Colorimetric screening is a simple but effective method for selecting recombinant bacteria. A common colorimetric detection method, blue-white colony screening, utilizes the interaction between ß-Galactosidase and X-gal to distinguish which bacteria contains the gene of interest. Our QPix™ 400 System has improved laboratory efficiency by automating blue-white screening using the QPix Chroma Colorimetric Colony Selection software module and the red QPix Chroma Filter for bluewhite colony selection. The system’s colorimetric screening capabilities have been expanded to perform red-white colony screening using the QPix Chroma Colorimetric Colony Selection software module in combination with the new blue QPix Chroma Filter (Figure 1). This is useful when working with naturally red organisms or red-colored alternatives to X-gal. In this application note, we demonstrate how to perform red-white colony screening with the QPix 400 system.
Preparing the red and white colonies
E. coli, the most commonly used bacterial model organism, was used as an example of a white organism, and Serratia marcescens D1, which expresses red pigmentation when grown at room temperature, was used as an example of a red organism.
Both organisms were grown aerobically in a shaker for 24 hours. E.coli was cultured in Luria broth at 37°C, while S.marcescans D1 was cultured in tryptic soy broth at 25°C. After incubation, the E.coli and S.marcescans D1 cultures were mixed together in tryptic soy broth. This mixture was spread onto a tryptic soy agar (TSA) Nunc™ OmniTray™ and incubated for 2 days at 25°C.
Imaging the red and white colonies
To capture an image of the red and white colonies, the blue QPix Chroma Filter was placed on the imaging light table of a QPix 420 and a QPix Microplate Holder was placed over the filter. Then, the TSA OmniTray was inserted into the QPix Microplate Holder.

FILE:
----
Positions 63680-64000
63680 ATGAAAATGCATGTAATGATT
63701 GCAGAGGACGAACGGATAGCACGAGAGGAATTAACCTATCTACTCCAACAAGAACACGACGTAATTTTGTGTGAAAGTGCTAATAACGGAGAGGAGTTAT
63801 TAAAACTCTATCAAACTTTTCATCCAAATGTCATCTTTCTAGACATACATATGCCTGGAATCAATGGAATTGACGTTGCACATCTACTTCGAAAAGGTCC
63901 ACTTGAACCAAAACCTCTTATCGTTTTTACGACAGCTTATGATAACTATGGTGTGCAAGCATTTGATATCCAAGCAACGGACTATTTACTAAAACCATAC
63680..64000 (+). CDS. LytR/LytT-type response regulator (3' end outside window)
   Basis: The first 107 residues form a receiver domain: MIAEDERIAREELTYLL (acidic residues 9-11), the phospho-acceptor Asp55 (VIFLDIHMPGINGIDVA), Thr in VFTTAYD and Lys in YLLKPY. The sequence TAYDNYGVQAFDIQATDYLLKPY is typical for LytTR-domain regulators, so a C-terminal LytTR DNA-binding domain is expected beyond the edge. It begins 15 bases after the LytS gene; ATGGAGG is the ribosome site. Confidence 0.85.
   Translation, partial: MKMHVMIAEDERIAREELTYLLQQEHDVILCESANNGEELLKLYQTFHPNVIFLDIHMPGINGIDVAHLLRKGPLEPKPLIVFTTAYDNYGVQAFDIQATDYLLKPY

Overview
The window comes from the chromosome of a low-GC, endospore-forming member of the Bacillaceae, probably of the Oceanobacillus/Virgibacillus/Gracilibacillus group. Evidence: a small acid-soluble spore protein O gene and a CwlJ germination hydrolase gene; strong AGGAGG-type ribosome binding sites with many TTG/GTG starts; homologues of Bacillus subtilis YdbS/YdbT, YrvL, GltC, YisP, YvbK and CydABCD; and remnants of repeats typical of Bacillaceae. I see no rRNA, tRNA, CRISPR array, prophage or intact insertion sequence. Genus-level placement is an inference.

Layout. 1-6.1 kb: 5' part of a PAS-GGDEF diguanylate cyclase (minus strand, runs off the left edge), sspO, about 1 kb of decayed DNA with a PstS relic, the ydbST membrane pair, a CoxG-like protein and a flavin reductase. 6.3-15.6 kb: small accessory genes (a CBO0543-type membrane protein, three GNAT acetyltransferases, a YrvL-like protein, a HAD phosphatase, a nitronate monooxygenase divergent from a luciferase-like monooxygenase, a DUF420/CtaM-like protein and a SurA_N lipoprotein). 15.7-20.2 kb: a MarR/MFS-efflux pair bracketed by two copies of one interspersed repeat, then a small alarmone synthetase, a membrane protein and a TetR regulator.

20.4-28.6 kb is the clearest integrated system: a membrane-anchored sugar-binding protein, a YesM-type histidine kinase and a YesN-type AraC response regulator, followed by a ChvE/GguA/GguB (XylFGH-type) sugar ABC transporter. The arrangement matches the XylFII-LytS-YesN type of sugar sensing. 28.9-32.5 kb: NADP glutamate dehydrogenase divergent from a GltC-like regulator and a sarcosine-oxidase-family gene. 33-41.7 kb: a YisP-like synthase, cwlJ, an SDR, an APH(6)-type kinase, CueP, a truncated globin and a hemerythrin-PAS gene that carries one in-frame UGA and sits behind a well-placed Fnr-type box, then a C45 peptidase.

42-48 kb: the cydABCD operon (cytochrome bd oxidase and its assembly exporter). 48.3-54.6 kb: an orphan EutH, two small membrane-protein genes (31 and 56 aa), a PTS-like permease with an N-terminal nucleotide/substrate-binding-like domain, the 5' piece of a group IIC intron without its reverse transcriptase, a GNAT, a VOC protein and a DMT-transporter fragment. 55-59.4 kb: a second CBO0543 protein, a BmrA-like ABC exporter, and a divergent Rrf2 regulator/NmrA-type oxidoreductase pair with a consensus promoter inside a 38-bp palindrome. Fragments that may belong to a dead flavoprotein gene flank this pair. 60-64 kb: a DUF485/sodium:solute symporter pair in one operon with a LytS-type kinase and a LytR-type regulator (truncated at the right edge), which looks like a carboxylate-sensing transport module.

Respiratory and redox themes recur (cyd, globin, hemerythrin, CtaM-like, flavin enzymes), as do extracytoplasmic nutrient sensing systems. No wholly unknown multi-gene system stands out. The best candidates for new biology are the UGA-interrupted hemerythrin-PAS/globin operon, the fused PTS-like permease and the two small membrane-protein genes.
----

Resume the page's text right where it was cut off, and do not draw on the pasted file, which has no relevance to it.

“Blue-White Picking” from the QPix Chroma Colorimetric Colony Selection module was used to distinguish between red and white colonies (Figure 2). Normally, this module is used to screen between blue and white colonies, but by using the blue QPix Chroma Filter instead of the red QPix Chroma Filter, the QPix software can be adapted to screen for red and white colonies (Figure 3A). The blue QPix Chroma Filter enhanced the color contrast between the E.coli and S.marcescens D1 colonies which allowed for easier discrimination of the two types of colonies. (Figure 3B).
Red and white colonies were automatically identified and selected using the built-in “Auto Select” feature on the QPix 400 software (Figure 4). The “Blue Auto Select” setting was used to identify the red S. marcescens D1 colonies (Figure 5C), while the “White Auto Select” setting was used to identify the white E.coli colonies (Figure 5D). When viewing the standard color camera photo (Figure 5A), the QPix 400 software properly identified the red and white colonies. The software was even able to properly identify the light pink S. marcescens D1 colonies. Using the blue QPix Chroma Filter further enhanced the color contrast (Figure 5B). After identification of the red and white colonies, the QPix 400 accurately and rapidly picked the selected colonies.
The QPix 400 series offers a sophisticated solution for colorimetric colony screening through a simple user interface and fast, precise robotics. Using the blue QPix Chroma Filter, the QPix Chroma Colorimetric Colony Selection software module can be adapted to include red-white colony screening.
QPix 420/450/460High-throughput screening and objective selection system for microbial coloniesContact Us
QPix Chroma Colorimetric Colony Selection Software LicenseBlue/White Colony Selection Software License for QPix 400 SeriesSL9400-A06
2 Way Adjustable Microplate HolderPlate compatibility: any ANSI/SLAS 1-2004 microplatesX9402
Blue QPix Chroma Filter. Thin film optical filter for Red/White colony selection1 filterContact Us